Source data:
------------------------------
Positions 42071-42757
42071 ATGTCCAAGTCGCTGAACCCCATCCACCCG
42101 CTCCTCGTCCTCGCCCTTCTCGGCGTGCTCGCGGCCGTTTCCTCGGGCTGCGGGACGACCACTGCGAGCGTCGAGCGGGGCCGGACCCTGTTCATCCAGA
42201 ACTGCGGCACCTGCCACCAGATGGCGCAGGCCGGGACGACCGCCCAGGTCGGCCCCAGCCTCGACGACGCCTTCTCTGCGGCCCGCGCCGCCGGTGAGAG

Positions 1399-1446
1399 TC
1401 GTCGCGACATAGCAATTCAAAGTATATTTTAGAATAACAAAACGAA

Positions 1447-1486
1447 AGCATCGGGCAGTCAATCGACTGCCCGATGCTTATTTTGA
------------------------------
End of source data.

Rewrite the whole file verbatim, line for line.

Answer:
Positions 42071-42757
42071 ATGTCCAAGTCGCTGAACCCCATCCACCCG
42101 CTCCTCGTCCTCGCCCTTCTCGGCGTGCTCGCGGCCGTTTCCTCGGGCTGCGGGACGACCACTGCGAGCGTCGAGCGGGGCCGGACCCTGTTCATCCAGA
42201 ACTGCGGCACCTGCCACCAGATGGCGCAGGCCGGGACGACCGCCCAGGTCGGCCCCAGCCTCGACGACGCCTTCTCTGCGGCCCGCGCCGCCGGTGAGAG

Positions 1399-1446
1399 TC
1401 GTCGCGACATAGCAATTCAAAGTATATTTTAGAATAACAAAACGAA

Positions 1447-1486
1447 AGCATCGGGCAGTCAATCGACTGCCCGATGCTTATTTTGA